Those injuries at the end are a sad point because they deprived us local baseball fans of what would have been the cap to a Chicago baseball career – a World Series appearance.

Thomas was on the roster and in uniform during 2005, but missed most of the season due to injuries. He watched the World Series from the bench – just like Joe Borchard (the man who hit what remains the longest home run ever – 504 feet – at U.S. Cellular).

Our home run heroics that year came from Scott Podsednik (the guy who was acquired because he used to be able to steal a lot of bases), while the pitching performances of that year’s starting rotation (those four complete game victories in the final round of the playoffs against the Los Angeles Angels) were the truly amazing games to watch.

SO IN A sense, Thomas gets put into the same class as Ernie Banks, whose Cubs teams never made it to a World Series or playoff round during his nearly 20 seasons as a ballplayer.

Not that it takes away from the joy we used to feel when we watched Thomas come through with a big hit or the intimidation factor we’d sense whenever other teams deliberately pitched around Thomas because they just knew he would hurt them big time if they weren’t careful.

But that is now all a part of the past. Thomas’ visage will go up on the outfield wall along with Luis Aparicio or Minnie Miñoso, and people will argue whether the best hitter to ever play for the White Sox is Thomas or “Shoeless” Joe Jackson.

And there will be those of us who will get a chuckle whenever that “Married, with Children” episode from 1994 airs – the one where Ed O’Neill’s “Al Bundy” character organizes his own protest to the baseball “strike” that year, and Thomas appeared as himself, along with Mike Piazza, Dave Winfield and Bret Saberhagen, to name a few.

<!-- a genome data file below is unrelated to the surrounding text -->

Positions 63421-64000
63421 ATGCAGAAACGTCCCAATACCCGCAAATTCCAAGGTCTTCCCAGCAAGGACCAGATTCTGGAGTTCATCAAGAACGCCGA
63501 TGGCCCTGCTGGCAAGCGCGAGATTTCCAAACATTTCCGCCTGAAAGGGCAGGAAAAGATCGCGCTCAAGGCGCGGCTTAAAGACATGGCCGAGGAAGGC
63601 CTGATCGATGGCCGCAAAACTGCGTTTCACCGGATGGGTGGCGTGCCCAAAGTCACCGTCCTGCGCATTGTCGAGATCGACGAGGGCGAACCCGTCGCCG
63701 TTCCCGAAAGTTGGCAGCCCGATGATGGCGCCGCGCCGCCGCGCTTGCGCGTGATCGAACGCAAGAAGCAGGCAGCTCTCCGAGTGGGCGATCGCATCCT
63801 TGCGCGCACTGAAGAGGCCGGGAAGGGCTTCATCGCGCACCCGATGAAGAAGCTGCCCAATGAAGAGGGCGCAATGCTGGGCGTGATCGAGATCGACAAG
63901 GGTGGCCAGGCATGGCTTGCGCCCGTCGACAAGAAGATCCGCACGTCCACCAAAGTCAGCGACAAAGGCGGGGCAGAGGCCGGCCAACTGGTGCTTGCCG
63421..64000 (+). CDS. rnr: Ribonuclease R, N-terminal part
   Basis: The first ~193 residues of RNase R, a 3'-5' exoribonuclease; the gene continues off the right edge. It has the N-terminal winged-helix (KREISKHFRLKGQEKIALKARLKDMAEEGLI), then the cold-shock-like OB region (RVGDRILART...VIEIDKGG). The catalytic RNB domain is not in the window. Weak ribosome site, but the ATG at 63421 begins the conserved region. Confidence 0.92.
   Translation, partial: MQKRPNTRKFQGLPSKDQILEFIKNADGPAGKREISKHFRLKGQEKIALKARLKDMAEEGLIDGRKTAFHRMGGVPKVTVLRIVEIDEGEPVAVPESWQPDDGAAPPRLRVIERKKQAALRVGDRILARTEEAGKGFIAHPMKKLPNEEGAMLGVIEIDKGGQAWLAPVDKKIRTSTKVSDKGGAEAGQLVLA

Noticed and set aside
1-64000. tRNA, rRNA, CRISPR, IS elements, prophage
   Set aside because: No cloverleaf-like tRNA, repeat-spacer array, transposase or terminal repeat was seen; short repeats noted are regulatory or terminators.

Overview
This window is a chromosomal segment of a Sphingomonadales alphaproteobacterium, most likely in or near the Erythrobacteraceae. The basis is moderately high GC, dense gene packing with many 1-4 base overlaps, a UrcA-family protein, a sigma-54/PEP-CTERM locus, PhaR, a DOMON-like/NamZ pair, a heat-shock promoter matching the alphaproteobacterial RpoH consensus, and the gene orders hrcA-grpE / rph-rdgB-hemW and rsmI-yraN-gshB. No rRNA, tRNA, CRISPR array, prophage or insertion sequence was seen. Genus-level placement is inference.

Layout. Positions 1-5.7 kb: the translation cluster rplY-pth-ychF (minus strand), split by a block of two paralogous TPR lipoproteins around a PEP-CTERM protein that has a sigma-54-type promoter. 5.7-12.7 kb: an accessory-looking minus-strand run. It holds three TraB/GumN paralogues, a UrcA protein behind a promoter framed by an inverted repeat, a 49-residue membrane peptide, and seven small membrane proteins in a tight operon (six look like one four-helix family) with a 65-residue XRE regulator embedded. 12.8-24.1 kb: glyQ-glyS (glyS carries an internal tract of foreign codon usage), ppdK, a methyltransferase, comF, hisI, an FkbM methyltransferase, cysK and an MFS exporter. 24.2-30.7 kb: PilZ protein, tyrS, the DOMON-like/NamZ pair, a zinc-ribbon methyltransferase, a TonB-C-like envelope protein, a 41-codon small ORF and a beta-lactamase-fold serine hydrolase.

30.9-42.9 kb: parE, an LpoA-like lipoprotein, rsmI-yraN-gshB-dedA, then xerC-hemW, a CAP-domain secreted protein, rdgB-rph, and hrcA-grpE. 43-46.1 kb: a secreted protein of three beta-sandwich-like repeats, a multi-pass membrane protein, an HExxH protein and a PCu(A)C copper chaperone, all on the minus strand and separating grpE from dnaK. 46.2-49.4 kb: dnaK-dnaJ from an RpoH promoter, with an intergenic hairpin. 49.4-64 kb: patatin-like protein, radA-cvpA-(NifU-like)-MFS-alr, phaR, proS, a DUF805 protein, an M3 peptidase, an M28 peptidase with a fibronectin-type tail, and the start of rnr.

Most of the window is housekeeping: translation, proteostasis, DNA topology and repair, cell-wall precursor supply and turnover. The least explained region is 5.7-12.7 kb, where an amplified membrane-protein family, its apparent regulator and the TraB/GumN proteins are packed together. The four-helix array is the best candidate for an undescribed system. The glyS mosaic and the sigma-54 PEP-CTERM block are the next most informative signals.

I MIGHT SUGGEST that people would get a bigger kick out of Thomas’ youthful (only 24) appearance in “Mr. Baseball,” where he played the part of the future star ballplayer whose skilled hitting cost Tom Selleck’s character a job in U.S. baseball, thereby resulting in him playing a season with the Chunichi Dragons.

The only problem there is that Thomas’ character was a New York Yankee, and all too many White Sox fans become just a tad ill upon seeing “the Big Hurt” in Yankee pinstripes.


EDITOR’S NOTES: Does number 68 ( look familiar?

Some random thoughts ( from Frank Thomas on the day that he publicly accepted reality that he’s not a ballplayer any longer. At this moment in time, many people seem eager to see Thomas inducted into the Baseball Hall of Fame come 2014, which would ( make Frank the first White Sox player inducted from the era the team was owned by Jerry Reinsdorf and his business associates (Carlton Fisk was inducted as a Boston Red Sox).

In the beginning, Frank Thomas was known primarily because he had the same name as a slow-footed, hard-hitting outfielder ( who played for various National League teams in the 1950s. Nobody would mistake ( the two now.

No comments: